Get Your Home in Shape

According to a recent survey conducted by HomeAdvisor, more than half of US homeowners (53 percent) do not engage in any annual maintenance for their home, and only 18 percent of homeowners are very confident in their general knowledge of their home’s annual maintenance needs.

Amy Matthews, TV Host and HomeAdvisor’s Home Improvement Expert, offers homeowners five simple, useful tips to keep their homes in shape year round.

Spray Foam Insulation

According to survey findings, 77 percent of bill-paying US homeowners are at least somewhat concerned about their high energy bills this winter. Small holes in foundation or siding, including anywhere pipes or wires penetrate the envelope of the home, can cause serious heat loss and increased costs. These small crevices can be the equivalent of having a window open all winter. Matthews recommends using a can of spray foam insulation to seal these cracks to help save money on energy bills.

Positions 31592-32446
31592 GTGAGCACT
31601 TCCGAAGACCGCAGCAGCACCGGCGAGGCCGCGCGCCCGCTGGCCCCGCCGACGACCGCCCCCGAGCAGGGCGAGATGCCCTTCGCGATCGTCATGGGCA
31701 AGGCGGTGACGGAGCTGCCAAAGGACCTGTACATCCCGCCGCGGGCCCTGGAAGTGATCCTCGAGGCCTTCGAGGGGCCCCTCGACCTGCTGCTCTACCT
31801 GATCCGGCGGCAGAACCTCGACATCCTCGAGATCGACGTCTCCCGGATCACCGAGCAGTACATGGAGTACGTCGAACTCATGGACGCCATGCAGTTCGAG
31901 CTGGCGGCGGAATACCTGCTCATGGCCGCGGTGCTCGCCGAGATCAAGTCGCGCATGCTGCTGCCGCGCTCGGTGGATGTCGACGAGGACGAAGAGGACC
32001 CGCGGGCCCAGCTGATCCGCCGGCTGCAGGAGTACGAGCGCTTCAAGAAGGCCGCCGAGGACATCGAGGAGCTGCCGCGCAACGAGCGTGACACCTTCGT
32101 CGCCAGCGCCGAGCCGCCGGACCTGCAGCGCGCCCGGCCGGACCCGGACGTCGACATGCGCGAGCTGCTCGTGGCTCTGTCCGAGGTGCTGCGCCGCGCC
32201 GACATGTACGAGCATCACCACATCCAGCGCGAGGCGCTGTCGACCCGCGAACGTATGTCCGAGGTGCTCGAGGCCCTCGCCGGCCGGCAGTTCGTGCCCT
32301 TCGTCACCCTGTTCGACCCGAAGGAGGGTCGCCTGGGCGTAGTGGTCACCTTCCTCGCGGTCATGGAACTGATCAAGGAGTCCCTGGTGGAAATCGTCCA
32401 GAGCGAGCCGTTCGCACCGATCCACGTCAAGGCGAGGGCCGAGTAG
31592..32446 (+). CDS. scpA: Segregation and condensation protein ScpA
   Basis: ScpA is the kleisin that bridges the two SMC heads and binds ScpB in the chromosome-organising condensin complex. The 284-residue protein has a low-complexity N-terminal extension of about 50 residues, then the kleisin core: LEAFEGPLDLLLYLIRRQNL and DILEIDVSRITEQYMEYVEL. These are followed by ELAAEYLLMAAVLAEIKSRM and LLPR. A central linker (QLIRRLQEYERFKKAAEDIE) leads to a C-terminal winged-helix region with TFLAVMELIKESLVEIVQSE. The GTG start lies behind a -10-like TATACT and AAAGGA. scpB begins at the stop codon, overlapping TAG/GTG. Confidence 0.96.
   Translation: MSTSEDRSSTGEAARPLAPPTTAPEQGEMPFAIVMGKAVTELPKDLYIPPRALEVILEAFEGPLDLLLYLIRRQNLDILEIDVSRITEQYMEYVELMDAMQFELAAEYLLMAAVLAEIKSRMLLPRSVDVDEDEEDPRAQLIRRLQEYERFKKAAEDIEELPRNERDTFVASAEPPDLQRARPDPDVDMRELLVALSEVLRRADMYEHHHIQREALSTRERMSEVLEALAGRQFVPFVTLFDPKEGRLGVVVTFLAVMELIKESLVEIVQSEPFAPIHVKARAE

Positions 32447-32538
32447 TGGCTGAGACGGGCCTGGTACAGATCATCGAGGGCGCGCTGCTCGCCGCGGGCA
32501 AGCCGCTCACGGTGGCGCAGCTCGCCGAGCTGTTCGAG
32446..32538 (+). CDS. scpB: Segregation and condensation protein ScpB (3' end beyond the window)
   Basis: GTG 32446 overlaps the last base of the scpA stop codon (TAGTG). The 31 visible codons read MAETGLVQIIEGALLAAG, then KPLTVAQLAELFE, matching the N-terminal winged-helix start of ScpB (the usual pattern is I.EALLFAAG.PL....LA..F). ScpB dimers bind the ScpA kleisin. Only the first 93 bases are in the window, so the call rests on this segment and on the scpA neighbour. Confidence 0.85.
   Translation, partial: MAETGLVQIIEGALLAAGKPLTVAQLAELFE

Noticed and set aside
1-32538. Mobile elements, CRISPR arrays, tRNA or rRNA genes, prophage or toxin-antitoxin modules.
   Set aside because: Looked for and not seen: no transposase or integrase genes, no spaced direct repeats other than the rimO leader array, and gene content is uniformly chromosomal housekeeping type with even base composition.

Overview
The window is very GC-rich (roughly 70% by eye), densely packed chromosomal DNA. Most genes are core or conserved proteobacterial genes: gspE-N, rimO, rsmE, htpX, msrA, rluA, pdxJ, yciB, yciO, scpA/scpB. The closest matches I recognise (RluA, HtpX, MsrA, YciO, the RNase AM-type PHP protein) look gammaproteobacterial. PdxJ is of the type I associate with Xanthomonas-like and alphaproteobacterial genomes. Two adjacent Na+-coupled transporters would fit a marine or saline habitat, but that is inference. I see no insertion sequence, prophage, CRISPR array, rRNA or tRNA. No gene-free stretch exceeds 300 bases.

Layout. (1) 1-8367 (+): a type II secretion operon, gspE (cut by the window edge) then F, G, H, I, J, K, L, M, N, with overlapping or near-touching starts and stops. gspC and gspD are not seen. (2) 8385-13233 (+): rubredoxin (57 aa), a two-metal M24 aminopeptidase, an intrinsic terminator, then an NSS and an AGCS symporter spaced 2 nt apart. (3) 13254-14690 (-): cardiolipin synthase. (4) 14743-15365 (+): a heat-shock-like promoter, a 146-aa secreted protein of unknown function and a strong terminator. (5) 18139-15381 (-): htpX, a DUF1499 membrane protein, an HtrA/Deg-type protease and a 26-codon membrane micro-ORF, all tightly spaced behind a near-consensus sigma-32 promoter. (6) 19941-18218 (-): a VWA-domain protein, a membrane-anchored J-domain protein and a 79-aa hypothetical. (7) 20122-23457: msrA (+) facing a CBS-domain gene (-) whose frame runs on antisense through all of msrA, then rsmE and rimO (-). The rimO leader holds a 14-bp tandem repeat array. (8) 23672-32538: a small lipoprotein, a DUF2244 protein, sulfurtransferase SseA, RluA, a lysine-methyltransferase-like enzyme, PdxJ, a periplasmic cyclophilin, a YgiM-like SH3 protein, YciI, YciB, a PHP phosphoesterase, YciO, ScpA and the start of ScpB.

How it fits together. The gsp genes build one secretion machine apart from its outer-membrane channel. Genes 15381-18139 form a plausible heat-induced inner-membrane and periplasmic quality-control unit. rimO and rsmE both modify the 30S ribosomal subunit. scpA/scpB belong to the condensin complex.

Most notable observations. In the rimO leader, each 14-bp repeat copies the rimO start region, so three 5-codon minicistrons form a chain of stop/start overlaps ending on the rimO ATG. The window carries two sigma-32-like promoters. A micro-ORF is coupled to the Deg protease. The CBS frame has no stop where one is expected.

Hot Water Heater

Hot water heaters are becoming more energy efficient, but a homeowner who is not yet ready to upgrade can still get the best use out of their current appliance. A helpful tip is to see if the hot water heater is warm to the touch, and if so, to wrap it with an insulated blanket. This will help it work more efficiently.


Homeowners who live in regions that receive heavy rain, hail or snow should be on the lookout for water damage after large storms. Set a reminder to call a roofing pro to inspect the roof for damage or repair needs every one to two years. This continued maintenance will extend the life of the roof and give the homeowner peace of mind.